By Daniel Martin Varisco | MENA Tidningen | – –
The camel, once referred to as the “ship of the desert” for the Arabian Peninsula, is one of the most enduring icons of Arabia. As Richard Bulliet argued almost half a century ago, the camel became the beast of burden and linguistic invention in Arabia because they did not re-invent, so to speak, the wheel. If you have ever seen an advertisement for “Camel” cigarettes, the oriental aesthetic is quite blatant.
The number of camels throughout the Middle East declined dramatically in the last century, but it has not gone the way of the American Buffalo. As long as tourists want a picture in front of the Sphinx atop a camel and wealthy Gulfies relive their past through camel races, the one-humped camel will survive long into the future. In Arabia the camel is still quite newsworthy.
It is rather ironic that Saudi Arabia, which prefers that its women cover their faces and hide their feminine form, should sponsor a beauty context. But they do, only it is for camels and not ladies, at least not of the two-legged kind. This year’s King Abdulaziz Camel Festival provides a considerable monetary prize for the most beautiful camels, overall a total of 118 million riyals or close to 32 million dollars for the winners. Considering that some 30,000 camels are participants in the month-long festival, the competition makes any other beauty contest look rank amateur. By the way, the Emirates has its own camel festival, but only for 25,000 single-humped participants.
The Saudi camel festival is not just about good looks and speed, as there are prizes for the best dance and poetry. And there is a large Panoramic Dome where you can learn everything you could imagine about camels. In a rare gesture of tolerance, you can even see a two-humped Bactrian camel, which normally would live in Iran and Central Asia. Thus, those who say the Sunni Wahhabi of Saudi Arabia and the Twelver Shi’a of Iran have nothing to bring them together may be overlooking the role a shared camel connection could play. Given that there are quite a few Indian construction workers building the boutique shopping malls and skyscrapers-on-sand, it is fitting that “Indian artists” will display “great models which reflect the strong relation between camels and desert” at the festival.
While there is no need for a bathing suit promenade, there are several ways in which the camels are presented in the raw. There are the group events for the best flock of 30 camels and 50 camels. Then come the individual categories. The winner of the most obedient camel will take home 50,000 Saudi riyals. But, of course, the highlight of the festival is finding the most beautiful camel.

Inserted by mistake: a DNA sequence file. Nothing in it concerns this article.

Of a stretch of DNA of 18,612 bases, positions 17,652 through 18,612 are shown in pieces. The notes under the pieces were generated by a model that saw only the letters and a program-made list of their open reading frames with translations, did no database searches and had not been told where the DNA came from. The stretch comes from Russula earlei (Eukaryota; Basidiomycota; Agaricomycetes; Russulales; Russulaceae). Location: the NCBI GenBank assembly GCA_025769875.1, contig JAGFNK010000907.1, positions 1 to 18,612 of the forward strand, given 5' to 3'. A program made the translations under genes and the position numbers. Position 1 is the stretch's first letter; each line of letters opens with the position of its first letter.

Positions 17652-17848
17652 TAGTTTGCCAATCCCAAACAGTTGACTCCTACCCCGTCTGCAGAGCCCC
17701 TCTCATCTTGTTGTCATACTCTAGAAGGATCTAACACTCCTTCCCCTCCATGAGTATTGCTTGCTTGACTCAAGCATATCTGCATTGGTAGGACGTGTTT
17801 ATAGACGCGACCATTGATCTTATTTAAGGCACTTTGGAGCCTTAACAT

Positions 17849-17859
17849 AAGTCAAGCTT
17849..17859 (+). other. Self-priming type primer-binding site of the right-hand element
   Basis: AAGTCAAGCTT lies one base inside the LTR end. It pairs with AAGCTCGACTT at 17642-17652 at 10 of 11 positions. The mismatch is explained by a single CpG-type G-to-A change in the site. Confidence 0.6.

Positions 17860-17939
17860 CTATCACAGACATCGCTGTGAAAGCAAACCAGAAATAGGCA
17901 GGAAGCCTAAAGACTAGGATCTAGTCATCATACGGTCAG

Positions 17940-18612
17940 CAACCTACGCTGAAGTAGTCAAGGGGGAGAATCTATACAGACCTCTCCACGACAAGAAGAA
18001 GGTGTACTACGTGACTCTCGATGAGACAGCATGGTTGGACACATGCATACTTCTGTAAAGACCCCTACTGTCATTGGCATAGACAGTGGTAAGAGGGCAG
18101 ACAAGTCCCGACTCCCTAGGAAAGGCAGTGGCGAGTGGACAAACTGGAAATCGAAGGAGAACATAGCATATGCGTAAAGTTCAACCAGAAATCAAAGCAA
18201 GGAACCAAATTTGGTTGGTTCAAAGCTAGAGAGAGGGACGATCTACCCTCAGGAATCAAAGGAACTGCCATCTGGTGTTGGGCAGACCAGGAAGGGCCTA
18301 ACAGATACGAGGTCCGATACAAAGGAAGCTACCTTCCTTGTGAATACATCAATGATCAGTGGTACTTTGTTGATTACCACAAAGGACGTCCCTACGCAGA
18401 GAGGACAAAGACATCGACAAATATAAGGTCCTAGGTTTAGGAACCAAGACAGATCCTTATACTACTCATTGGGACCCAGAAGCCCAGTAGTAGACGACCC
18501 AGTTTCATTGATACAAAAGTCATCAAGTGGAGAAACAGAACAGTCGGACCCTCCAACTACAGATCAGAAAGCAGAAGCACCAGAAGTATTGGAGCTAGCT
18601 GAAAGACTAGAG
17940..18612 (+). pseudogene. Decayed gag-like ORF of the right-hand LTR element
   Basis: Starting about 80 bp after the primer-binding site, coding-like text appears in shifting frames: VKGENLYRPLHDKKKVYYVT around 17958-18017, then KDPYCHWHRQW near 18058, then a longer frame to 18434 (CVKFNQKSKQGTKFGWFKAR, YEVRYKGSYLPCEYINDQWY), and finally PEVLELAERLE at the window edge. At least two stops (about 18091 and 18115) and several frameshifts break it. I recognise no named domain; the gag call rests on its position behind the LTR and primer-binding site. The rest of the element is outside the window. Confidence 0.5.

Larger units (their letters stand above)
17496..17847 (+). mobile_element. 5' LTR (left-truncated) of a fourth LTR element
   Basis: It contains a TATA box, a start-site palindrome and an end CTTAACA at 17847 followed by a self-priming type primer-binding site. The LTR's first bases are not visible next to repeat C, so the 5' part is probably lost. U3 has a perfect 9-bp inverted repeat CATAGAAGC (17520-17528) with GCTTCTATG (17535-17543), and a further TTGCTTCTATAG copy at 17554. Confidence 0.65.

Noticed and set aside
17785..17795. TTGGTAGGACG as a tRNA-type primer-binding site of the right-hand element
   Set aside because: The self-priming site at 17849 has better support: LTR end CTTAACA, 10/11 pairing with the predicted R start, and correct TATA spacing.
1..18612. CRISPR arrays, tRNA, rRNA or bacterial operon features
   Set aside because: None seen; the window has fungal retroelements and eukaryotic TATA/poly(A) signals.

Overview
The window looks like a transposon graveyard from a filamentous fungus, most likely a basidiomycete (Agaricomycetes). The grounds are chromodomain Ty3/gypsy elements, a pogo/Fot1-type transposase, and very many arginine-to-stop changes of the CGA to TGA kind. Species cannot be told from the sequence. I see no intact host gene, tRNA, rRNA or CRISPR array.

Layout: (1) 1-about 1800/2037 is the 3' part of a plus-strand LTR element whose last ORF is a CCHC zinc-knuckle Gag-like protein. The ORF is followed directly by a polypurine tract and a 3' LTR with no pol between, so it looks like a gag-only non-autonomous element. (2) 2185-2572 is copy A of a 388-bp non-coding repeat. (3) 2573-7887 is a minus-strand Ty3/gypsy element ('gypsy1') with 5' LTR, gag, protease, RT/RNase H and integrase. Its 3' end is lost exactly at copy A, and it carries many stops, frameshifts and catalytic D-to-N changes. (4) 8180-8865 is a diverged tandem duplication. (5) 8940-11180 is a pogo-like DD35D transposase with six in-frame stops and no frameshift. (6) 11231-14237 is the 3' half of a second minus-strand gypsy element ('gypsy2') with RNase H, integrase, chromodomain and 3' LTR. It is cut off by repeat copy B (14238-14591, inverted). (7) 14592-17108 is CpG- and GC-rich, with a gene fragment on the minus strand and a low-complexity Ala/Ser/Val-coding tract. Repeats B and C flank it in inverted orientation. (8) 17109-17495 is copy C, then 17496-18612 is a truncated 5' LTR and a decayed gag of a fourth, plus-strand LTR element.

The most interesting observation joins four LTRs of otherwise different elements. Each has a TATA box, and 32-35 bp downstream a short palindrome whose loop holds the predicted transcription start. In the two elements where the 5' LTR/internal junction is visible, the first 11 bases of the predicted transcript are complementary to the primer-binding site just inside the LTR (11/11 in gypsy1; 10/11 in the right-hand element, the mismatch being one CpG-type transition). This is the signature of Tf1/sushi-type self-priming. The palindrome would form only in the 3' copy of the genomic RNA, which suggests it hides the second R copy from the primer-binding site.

You can imagine how intense the competition must be. So what makes a camel beautiful? In the Emirates, the qualities are quite rigid: “A beauty camel is admired for its long legs and neck, a shapely hump on the lower back, a large head, thick eyelashes, clear and expressive eyes, pert ears, dropping lips and dark colouring. Of course, it is not all superficial. Points are also given for the camel’s composure.” No bathing suit is needed here; it would only detract from the natural beauty of the camel’s sleek body. Nor must the camel show off its ability to answer a simple question. And, it does not seem to matter whether the most beautiful camel is a female (most are) or a male. But that is not the most shocking thing.
Given the prestige of having the most beautiful camel and a very large monetary prize, it should not be surprising that some owners cheat. After all, the entire Russian team is being kept out of the Olympics for their history of drug enhancement. But prepare yourself for a shock: there is corruption in Saudi Arabia. I am not referring to the arrest and detainment of some of the kingdom’s wealthiest individuals, but only about camels. A botox scandal has eliminated a dozen camels from the Saudi competition. A source in the Emirates, however, indicates that such a scandal could not happen there, since the contestants (owners rather than the camels, of course) must swear on the Quran about their ownership and the camel’s age. “Whatever tactics employed to con judges, owners are reminded that while breeders may be judging the camels, God is judging them. This, in the end, does the trick.” Maybe this test should be given to all the Muslim leaders in the region to bring in an era of peace.
The festival website informs us that camel racing is the most popular sport in Saudi Arabia, which I suspect will come as surprise to Ronaldo. Camel racing in the Arabian Peninsula today has changed a bit from the glory days of the Bedouins. There are defined fenced-in tracks, alongside which men (in Saudi Arabia it is still only men) race their cars and cheer on their favorites. Instead of imported thin Somali boys, the jockeys are mechanical. Camel racing has evolved with moral intent in the age of Star Wars.
Beyond being popular, the key logo of the festival declares that “camels are civilization” (al-ibl ḥaḍāra). Before there was a central state that settled down the Bedouin tribes in eastern Arabia, they constantly raided each other’s camels. Now that the Al Murrah and the Dhafir have subdivided into the Bani Toyota and Bani Nisan, the ubiquitous Land Cruiser (or even a Bentley) would seem to be a more apt metaphor for the de facto civilization of contemporary Saudi Arabia.